Recently, my husband and I were watching a show about a boy who has Treacher-Collins Syndrome, a cranial-facial disorder that affects the development of the bones in face, resulting in severe facial abnormalities. The TV show focused a lot on the boy’s family and what they’ve done for him. My eyes filled with tears as I said to my husband, “That boy was born to that family for a reason. They are such great parents to him.”
“That’s what I always say about you,” he responded. “That Cameron was born to us because we can handle it.”
Because I know what a bad mom I am, I wanted to say, “Whatever, his family has it so much worse and they’re so much better than I could ever be,” but instead I swallowed my self-deprecation and said, “Yeah. I guess.” It’s the best I could do knowing what I know about my bad mom-ness.
But then, I really started thinking about it. I thought about how a lot of people would probably just think Cameron is naughty, ADHD, goofy, or “just a boy,” but I knew that wasn’t true. I knew there was something more. Then I thought about how, while it’s true that I do yell, it usually when I’ve been incredibly patient for ungodly lengths of time, and since I’m a human, I can only take so much.Yes, my screams are often followed by apologies, but the apologizes shouldn’t have to happen because I shouldn’t yell. Click To Tweet
I thought about how when I swear at my children, at least it’s under my breath, and not out loud, and they’ve never heard me. I thought about how my kids share my sense of humor so they laugh when I say wine is “Mommy’s Medicine” and that they don’t understand “going postal,” although I should probably take that one out of my repertoire of frustrated sayings. I thought about how, because I know about all the issues and I do get frustrated, I do everything I can to make it easier for him and for us. I read books about SPD, I read blogs, I write my own blog about it to release some frustrations, and I look into anything I can that will help Cameron channel his energy into positivity. He even did the IronKids triathlon this weekend, and I’ve not seen him so proud of himself, ever! And I thought about how much I love my husband, and how I should want to have alone time with him. If I’m only with my kids as a mom, I’m not a wife, and if I’m not a wife, our whole family starts falling apart.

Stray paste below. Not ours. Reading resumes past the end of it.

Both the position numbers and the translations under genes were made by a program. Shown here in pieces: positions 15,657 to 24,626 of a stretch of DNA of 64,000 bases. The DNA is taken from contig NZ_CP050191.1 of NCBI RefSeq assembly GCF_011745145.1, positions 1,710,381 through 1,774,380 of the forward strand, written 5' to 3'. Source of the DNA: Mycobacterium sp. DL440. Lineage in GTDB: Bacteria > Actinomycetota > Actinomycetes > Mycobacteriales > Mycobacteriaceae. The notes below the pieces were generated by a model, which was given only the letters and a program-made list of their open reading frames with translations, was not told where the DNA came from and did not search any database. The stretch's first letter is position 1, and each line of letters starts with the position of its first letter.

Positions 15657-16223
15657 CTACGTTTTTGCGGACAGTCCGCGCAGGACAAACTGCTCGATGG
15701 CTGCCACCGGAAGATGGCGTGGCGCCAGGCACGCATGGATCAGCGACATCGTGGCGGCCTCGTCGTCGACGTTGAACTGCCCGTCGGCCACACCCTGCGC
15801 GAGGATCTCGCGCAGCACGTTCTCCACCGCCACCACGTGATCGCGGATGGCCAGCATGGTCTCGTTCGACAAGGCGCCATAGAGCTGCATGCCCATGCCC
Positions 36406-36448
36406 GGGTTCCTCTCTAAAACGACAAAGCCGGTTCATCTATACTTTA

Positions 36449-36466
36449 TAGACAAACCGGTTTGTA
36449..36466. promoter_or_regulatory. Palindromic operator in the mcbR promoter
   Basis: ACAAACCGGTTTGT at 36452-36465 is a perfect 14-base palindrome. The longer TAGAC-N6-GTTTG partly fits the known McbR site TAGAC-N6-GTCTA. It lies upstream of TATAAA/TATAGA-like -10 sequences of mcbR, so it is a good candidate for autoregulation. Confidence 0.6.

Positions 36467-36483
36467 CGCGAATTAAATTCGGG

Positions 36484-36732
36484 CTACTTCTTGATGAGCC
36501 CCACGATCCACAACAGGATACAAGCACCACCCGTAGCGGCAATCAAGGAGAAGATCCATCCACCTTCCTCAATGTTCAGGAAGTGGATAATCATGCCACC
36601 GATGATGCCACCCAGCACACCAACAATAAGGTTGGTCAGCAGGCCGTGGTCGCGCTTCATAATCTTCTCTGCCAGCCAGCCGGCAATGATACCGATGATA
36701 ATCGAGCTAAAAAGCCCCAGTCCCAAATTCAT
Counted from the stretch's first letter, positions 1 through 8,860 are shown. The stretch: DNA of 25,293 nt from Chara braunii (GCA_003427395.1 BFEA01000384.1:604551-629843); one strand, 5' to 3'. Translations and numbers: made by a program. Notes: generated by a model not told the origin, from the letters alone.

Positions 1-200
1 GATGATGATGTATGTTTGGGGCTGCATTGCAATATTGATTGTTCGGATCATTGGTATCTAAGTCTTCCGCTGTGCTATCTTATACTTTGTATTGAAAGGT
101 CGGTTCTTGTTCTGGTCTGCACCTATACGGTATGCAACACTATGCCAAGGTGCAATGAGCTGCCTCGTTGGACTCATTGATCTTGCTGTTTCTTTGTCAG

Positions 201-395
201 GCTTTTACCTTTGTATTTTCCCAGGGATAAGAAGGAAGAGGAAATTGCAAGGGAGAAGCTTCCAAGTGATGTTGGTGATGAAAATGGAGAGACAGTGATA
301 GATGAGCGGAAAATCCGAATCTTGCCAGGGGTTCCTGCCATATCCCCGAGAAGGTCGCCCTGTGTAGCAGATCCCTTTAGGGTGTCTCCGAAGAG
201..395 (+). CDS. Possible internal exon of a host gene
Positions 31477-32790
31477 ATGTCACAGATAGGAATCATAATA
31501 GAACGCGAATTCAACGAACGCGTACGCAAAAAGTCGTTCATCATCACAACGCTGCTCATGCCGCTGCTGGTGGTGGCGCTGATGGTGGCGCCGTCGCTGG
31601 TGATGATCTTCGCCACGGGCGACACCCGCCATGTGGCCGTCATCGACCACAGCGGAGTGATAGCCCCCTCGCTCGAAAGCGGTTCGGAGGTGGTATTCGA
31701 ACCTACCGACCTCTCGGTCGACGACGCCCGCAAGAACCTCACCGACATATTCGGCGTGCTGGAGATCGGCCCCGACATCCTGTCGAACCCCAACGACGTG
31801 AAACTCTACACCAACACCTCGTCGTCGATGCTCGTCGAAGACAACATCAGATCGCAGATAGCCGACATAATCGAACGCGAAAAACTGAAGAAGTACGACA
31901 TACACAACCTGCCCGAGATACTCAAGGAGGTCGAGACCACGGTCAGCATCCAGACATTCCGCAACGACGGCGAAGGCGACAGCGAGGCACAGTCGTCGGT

So, maybe I’m not a bad mom. Perhaps I have bad mom moments, but I am not a wholly bad mom. However, I am a lucky mom. I’m lucky to have my son with Sensory Processing Disorder, which has filled our lives with friend issues that cause him to make better friends, and self-control issues that allow him to show his excitement to the world, and weird noises that make his sister giggle. And I may even go as far to say that he’s lucky. He would definitely tell you he’s lucky, because he loves the shit out of us, especially his dad. He’s lucky because we fought to figure him out and we continue fighting to help him be the best person he can be with all the gifts and struggles he’s been given. For that, maybe I am a good mom, but only because I have a couple of good kids and a good husband to help me fight through the bad mom moments.
This post originally appeared on Not Just A Boy. You can read more from Katina there.